More efficient new LEDs now available, over 200lm/W

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in hardware on (#1B4TB)
story imageCree's newly announced XP-G3 model of LED delivers 31% more lumens (lm) and 8% higher lm/W than its predecessor. Offering over 205 lm/W at 350mA, this marks the first time commercially-available LEDs have exceed the efficiency of low-pressure sodium lamps, commonly found in municipal streetlights. OrangeTeK has already announced they are designing a new model of streetlight with XP-G3 LEDs. In practice, however, it's likely that most users of XP-G3 LEDs will run them at higher power with reduced efficiency, rather than install five times as many LEDs, due to price. Any efficiency improvements are good news, however, as numerous cities have already installed LED streetlights, and many more have plans in the works. This seems to be motivated by the whiter appearance of LEDs compared to sodium lights, which is ironically the major source of opposition from the public, who complain about LED streetlights keeping them up at night, among other concerns.

Philips had previously demonstrated 200lm/W LEDs, and claimed they'd be available to consumers by 2015, but a search of current products only reveals far less-efficient models. The XP-G3 is available for order right now. Cree has previously demonstrated LEDs in the lab that deliver up to 303 lm/W, which is half-way to the maximum theoretical efficiency of this technology. Estimates are that as much as one quarter of the world's electrical consumption is used for lighting. Most consumers could see significant savings just by switching to florescent or LED lights in the first place. About 50 percent of lights sold in the US are halogen incandescents, which are only one quarter as efficient as LEDs, have far shorter operational lifetimes, and cost about one quarter as much.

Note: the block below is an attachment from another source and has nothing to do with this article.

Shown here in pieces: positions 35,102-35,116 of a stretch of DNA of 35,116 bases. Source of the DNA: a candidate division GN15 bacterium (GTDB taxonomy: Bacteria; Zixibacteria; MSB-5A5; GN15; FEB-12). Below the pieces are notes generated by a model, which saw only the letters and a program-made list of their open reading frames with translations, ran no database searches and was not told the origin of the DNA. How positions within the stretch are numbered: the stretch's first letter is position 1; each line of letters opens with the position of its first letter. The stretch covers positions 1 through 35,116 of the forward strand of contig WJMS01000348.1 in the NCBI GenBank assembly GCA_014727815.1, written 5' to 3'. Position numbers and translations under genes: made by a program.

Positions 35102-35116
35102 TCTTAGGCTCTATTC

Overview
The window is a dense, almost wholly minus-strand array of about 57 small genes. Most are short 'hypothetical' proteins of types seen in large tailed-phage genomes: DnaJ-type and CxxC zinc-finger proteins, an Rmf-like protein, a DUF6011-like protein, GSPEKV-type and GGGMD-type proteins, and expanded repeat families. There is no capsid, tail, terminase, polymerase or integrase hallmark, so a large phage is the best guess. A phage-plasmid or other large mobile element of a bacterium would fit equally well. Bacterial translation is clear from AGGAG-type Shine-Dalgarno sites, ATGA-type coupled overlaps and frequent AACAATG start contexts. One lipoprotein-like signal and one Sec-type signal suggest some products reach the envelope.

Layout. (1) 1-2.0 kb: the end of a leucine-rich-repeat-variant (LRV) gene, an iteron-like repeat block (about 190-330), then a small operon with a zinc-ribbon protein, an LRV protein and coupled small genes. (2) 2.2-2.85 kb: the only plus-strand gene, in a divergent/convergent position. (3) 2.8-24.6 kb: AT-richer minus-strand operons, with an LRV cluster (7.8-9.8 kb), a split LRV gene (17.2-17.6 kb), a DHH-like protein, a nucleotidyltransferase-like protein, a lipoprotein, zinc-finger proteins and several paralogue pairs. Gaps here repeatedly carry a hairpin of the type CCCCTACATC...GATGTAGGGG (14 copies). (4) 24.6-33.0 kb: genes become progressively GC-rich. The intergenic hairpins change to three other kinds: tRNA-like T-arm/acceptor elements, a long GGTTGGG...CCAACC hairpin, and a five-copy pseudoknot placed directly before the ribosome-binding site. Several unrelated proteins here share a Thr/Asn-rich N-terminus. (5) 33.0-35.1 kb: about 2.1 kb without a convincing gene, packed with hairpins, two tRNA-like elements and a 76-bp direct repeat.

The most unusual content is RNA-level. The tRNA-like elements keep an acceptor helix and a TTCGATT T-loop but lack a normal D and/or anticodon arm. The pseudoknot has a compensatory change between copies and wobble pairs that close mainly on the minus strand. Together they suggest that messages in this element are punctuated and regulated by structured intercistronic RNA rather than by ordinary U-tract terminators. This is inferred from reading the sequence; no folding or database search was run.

Great but (Score: 0)

by Anonymous Coward on 2016-04-22 04:48 (#1BCH5)

We have a long way to go. It is an improvement that one light in the circuit doesn't blow the rest. That one socket can be replaced without affecting the others. The power config isn't good. Turning the light switch off doesn't actually turn off the power. Which can lead to current running through you if you change a bulb with the lightswitch off. That did not hurt, but it wasn't good. Then we have the problem of cost: 1 power cord per light is an upfront cost that can be borne, but the cost of replacing the power packs every couple of years adds up. I remember buying cheap ass $1 light bulbs for years and replacing them without hassle. Going through putting out the whole socket and buying a new transforming for every light in the house is starting to seriously piss me off. The way they churn through bulbs is a concern. The cost of the bulbs is a concern at what? $5 to $25 a bulb? Geez. That hurts. This room has 8 of them in the ceiling. Start multiplying. Yes, it is an improvement over halogen which quite frankly was a secondary heater in the house. There are still improvements to be made. One of them is not using springs with so much tension that they rip through the ceiling plasterboard when the socket is pulled down.
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